Visitor Reviews
Page 159 of 164

K is for Kill, Part 2
by Iain Clarke

I actually disagree with the boys here about the second episode. In many ways it is a lot more fulfilling, as the plot manages to cover the full episode just about (Pat's voice-over introduction showed just how dispensable most of the first episode was), but that doesn't stop there, as there are huge gaping holes in it at times. There's a few less incidental characters to follow 'round, and there's a tighter feeling. The final sequences in the bell tower are particularly well-shot and directed. Cornell, Day and Topping note that essentially this is a Day of the Jackal variant, but given that The Avengers has mimicked things from Batman to Jack the Ripper to Wacky Races, this is hardly a problem.

In many ways this episode is quite violent. Both Steed and Gambit get shot twice, although Steed ends up less affected by this. He is thankfully saved the first time by a cigarette case he carries around for his friends (also seems he's given up smoking), but sadly not from an awful scene when Purdey and Gambit find him lying on the balcony. Gambit is given the old, clichéd "he taught us everything we know" line, while Jo over-emotes so badly that the whole thing's an embarrassment to watch.

In other places the episode shines. The whole setting of Steed against the bureaucracy is a welcome sight, and Vernier's Colonel Martin gets better and better, especially with some of his dry comments to the Minister. There's some nice humour around the cafe, too, with the waiter's "the world is changing" lines. Also, the scenes where Purdey demands to be recognised as a girl are wonderful. The tautness of the funeral scene works splendidly, a classic use of a noisy climax to break the mounting tension. Sad that poor old Gaspard had to die (he was quite a likeable character), but it was essential to the plot.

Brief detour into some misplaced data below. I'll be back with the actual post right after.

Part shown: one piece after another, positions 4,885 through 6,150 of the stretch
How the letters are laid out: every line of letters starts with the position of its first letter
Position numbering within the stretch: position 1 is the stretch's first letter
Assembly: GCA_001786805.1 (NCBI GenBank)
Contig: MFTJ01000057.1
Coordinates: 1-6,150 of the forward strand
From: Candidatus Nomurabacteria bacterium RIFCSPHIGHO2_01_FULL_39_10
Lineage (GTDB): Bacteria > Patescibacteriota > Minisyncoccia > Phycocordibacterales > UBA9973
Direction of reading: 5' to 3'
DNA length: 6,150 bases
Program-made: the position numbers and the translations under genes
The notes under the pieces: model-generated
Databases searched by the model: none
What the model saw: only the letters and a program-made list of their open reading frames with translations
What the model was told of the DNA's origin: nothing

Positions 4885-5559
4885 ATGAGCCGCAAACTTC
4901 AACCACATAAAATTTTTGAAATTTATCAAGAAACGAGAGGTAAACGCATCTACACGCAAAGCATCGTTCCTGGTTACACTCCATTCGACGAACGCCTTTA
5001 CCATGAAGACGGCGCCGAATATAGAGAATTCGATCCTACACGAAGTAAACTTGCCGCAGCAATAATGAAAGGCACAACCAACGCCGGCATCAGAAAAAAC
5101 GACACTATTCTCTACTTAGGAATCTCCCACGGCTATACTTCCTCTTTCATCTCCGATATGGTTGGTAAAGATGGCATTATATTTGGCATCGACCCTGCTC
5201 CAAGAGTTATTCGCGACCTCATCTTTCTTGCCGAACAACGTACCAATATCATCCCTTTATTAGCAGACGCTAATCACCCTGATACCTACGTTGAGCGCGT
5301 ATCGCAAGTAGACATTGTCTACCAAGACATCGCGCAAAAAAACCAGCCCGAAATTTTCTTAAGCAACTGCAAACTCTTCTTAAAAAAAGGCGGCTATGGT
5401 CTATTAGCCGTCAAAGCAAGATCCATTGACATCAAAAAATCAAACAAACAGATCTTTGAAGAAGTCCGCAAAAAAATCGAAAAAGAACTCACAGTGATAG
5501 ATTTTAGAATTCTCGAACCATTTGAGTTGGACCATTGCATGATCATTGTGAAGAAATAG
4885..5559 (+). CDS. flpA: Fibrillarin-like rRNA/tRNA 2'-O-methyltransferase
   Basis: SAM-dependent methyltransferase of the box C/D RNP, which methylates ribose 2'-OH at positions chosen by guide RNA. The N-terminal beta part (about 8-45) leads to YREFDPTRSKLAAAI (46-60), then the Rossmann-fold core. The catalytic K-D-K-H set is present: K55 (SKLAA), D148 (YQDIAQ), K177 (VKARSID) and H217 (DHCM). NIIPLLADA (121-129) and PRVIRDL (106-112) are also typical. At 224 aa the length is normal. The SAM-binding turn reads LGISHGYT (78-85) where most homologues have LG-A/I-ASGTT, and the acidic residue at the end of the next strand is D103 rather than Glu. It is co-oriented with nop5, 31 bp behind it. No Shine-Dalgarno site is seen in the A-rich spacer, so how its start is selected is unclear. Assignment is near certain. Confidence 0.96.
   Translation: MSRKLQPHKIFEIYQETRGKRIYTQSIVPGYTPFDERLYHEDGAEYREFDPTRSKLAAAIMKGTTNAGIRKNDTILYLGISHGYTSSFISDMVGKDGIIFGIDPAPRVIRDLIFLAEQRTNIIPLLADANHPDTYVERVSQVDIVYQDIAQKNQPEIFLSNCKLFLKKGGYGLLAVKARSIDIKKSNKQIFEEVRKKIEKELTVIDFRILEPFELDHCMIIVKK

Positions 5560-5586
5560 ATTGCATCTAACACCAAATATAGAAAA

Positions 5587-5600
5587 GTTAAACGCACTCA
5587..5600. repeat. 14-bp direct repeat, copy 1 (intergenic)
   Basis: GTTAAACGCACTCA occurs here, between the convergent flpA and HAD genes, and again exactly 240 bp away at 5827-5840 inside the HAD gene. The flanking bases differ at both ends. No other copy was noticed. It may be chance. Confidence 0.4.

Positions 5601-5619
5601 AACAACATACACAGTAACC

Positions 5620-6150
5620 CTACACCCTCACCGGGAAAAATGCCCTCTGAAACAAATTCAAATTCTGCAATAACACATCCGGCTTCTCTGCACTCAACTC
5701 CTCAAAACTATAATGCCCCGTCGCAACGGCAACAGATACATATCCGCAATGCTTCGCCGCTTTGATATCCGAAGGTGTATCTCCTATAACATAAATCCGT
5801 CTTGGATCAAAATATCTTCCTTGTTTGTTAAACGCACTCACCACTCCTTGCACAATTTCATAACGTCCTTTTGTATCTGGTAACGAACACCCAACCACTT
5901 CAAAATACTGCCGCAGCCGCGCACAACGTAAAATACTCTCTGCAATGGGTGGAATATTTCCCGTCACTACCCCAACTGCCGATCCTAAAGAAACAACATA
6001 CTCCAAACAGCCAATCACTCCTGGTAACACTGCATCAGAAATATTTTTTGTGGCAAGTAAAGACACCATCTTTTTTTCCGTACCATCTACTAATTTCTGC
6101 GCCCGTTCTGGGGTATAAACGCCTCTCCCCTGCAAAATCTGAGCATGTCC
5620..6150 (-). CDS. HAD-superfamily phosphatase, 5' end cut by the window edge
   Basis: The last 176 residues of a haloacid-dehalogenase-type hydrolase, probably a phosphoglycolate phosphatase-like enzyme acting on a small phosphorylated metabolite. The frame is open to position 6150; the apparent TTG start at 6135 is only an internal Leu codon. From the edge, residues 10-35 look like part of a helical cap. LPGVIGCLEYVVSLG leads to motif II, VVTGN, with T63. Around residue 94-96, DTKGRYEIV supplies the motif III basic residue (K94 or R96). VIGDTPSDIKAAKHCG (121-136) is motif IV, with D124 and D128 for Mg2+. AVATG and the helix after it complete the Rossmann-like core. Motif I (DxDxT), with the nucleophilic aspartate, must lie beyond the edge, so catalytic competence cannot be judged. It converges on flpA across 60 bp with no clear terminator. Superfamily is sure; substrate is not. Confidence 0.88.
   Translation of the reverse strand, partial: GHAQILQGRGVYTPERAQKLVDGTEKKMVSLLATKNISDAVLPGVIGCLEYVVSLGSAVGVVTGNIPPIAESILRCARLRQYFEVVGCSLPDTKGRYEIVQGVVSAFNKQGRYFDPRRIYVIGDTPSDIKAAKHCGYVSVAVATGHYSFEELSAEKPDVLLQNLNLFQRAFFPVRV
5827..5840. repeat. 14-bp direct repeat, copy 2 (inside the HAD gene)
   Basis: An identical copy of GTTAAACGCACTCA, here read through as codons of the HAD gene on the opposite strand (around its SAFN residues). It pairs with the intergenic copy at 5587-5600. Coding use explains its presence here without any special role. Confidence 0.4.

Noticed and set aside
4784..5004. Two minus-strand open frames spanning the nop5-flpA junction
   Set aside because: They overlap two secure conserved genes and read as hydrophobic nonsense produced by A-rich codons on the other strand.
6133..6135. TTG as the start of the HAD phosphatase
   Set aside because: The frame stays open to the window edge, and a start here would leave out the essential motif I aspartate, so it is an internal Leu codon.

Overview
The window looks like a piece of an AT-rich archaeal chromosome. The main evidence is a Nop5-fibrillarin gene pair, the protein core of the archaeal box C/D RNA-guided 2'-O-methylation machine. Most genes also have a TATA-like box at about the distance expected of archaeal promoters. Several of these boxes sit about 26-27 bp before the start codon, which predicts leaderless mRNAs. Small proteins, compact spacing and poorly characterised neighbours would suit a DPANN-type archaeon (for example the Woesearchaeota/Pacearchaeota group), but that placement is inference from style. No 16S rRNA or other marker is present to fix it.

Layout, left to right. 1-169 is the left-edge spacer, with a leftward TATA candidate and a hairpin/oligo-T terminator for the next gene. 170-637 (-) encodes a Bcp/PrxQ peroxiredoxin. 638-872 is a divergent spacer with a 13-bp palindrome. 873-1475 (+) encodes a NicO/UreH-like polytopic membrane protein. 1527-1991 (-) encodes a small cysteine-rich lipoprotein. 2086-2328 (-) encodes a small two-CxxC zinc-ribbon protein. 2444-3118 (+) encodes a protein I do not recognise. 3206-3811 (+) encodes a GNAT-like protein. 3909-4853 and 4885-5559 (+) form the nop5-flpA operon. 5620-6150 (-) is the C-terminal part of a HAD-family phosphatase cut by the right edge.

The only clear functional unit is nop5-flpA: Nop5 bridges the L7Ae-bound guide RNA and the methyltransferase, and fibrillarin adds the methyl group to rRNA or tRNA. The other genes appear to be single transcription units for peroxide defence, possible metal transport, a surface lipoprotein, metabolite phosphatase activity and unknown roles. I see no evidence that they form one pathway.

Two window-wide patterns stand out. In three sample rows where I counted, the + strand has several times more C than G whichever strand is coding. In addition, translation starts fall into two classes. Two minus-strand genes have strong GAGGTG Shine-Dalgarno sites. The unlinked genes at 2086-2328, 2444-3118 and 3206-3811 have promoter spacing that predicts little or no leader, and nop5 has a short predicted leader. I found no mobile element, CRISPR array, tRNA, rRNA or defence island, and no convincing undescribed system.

But here's where we encounter the weaknesses. For a start, the "Gambit deflects a bullet almost with his bare hands" scene requires a huge suspension of disbelief, and even worse as this was taken to the full extreme in the awful "The Gladiators." Then there's all the problems surrounding Stanislav's father. Judging by his youth when he comes out of hibernation, Stanislav must have been about ten when he reached the rank of Captain! To have him about the same age as Stanislav would have worked a lot better.

Laurie also has an off day by putting some very cheesy music to the plot which could have used a little dramatic flair!

Ah, well, it was mainly a French production, not quite The Avengers as we know and love it, but I prefer this to the "The Lion and the Unicorn." Vive la difference!


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